Oh, I asked many more questions about her record collection including what her all-time favorite record was. Her favorite band. The last concert she went to. I knew she hated disco – beginning to be a thing about that time. I was happy about that because I couldn’t stand disco. She had roommates in college and didn’t want anything too big. Or too loud, except when they had parties. On and on this went as I put record after record on a turntable – the records she most loved, of course. Discovered only because I asked.

And I simply walked them through what an expensive system involved, all the while telling them, “I know you’re likely not looking to spend this much, but let’s talk about why these expensive systems cost what they do. That way I can show you what you give up as we walk down toward systems that may be more what you had in mind.”

It was a strategy I used my entire career in consumer electronics – up until the time I walked away from that industry in 2009 (well, I stopped even consulting in that business by 2011). Old habits are hard to break. When you’ve spent a lifetime in an industry it can be tough to walk away, but I did. I had always heard about “step up” selling, but I never did it. Step up selling is when you attempt to step people up a price point, to a higher level where presumably you can make more profit. There’s little to no profit in the low end of any market. Step customers up to a higher price point and you tend to encounter higher profit margins. It seems logical. I just never did it because again, it sounded like everybody else and my motto was to zig when everybody else was zagging. Besides, it felt much better to teach people about the higher end stuff and most admitted nobody ever took the time to do that. I did. But we both know I’m special. 😉

The boyfriend was disarmed right away because he knew I was no threat to him, or his girlfriend – or their budget. I didn’t even know or care what their budget was. I knew it really didn’t matter. The only thing that mattered was that I have a clear understanding of what she (they) wanted so they could make the best, most informed decision possible and have the system that fit her needs and desires. These things take time. The grand thing about all this for me, at the time, was that we could do it while listening to music. It just doesn’t get much better than that for me. I still miss the hi-fi business. 🙁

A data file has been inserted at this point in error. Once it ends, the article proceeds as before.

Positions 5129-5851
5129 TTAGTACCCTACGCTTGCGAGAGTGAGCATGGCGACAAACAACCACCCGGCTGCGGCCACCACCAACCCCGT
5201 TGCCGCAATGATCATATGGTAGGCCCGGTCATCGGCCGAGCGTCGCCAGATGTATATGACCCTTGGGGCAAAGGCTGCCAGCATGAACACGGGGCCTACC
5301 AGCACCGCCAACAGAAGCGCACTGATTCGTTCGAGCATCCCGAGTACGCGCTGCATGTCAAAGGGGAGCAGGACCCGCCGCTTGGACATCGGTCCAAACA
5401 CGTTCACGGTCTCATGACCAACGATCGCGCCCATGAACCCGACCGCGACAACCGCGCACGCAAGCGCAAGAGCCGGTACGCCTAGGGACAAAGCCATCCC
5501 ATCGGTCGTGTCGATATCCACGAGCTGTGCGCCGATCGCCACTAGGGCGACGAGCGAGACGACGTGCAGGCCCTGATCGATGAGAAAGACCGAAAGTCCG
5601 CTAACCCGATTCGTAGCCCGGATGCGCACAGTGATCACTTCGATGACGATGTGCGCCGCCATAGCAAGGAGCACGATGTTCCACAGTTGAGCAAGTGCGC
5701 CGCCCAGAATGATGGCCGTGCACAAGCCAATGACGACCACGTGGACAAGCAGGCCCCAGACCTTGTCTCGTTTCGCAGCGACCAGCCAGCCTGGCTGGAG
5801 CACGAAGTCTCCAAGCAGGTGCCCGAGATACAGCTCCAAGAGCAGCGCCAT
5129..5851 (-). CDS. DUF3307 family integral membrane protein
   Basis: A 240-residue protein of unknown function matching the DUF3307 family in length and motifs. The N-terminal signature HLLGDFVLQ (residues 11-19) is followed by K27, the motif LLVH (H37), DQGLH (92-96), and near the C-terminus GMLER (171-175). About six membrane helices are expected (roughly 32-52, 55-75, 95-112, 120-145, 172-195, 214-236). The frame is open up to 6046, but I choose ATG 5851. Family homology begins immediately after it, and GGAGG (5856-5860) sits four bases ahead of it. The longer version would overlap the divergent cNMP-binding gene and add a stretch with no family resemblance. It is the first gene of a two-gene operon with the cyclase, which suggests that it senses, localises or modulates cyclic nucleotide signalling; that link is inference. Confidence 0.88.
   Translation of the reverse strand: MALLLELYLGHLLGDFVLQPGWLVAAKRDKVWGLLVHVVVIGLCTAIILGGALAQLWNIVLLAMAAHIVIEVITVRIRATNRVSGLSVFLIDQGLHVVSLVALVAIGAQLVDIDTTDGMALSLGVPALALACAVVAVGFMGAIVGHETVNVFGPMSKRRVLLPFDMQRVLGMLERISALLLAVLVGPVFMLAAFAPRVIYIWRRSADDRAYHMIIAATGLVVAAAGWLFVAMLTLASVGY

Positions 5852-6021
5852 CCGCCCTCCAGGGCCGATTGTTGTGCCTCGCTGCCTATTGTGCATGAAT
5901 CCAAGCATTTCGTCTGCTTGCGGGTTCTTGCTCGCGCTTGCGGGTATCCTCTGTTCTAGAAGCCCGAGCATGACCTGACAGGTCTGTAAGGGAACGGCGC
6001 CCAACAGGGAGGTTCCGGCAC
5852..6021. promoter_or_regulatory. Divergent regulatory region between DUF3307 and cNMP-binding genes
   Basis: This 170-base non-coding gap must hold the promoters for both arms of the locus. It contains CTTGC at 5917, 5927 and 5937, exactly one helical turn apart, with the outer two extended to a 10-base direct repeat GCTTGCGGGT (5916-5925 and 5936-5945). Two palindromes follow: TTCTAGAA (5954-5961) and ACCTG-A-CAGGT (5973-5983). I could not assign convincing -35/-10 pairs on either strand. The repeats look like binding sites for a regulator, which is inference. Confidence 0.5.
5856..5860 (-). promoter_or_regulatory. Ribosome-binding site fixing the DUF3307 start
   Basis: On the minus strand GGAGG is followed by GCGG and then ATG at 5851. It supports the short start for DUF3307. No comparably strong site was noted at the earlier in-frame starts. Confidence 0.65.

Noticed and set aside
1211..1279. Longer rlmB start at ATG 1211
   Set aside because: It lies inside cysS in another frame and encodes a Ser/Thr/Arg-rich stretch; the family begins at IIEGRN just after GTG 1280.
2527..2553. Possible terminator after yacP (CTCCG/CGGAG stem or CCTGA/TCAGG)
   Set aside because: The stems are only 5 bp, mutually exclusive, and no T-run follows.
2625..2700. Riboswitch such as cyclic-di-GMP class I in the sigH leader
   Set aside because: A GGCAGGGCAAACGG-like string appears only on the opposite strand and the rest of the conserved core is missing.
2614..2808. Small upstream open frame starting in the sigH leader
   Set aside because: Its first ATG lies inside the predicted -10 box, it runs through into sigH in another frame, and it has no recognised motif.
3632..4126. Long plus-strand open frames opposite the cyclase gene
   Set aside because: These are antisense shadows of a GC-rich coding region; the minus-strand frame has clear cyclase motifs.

I don’t remember how expensive the most expensive system was that we first looked at, but I briefly went over a few key reasons why expensive systems were expensive. Why hi-end turntables performed much better than low-end ones…and why she’d be better off spending more money on the phono cartridge where most people skimped on that and ruined any hope they had to get a great sound. She was learning and my questions demonstrated one key element that good questions always do…

I cared about her.

My competitors hadn’t asked her these questions. They’d gone straight into pitch mode, trying their best to sell her whatever they could. I gave her time, attention and was genuinely interested to know what she most wanted in a hi-fi system. That was over 40 years ago and I’m still the same guy. I’m no longer selling stereo gear (sometimes I wish I were), but I’m still selling, serving people and trying to do good. Working hard to make a positive difference.

You Can Make The Biggest Difference When You Take The Time To Find Out More

I’m typically an impatient man prone to just get on with it. But in the rush to make a sale, I’m like a camel. I can go for long periods of time waiting as I build the relationship, finding out all I can, teaching as much as possible along the way. I know I’ve got my hang up’s. We all do. Maybe for me it’s the desire to appear genuine, knowledgable. I’ve never been too bothered about not being the smartest man in the room. I’ve long joked that even when I’m alone I’m not the smartest guy in the room. But I’m almost always prepared. It doesn’t mean I’m ready, but it means mostly I’m ready enough.

The other day I ran across this little graphic with a quote by Hugh Laurie, the actor who played Dr. House on TV.

The Power Of Asking Better Questions - HIGHER HUMAN PERFORMANCE Podcast Episode 290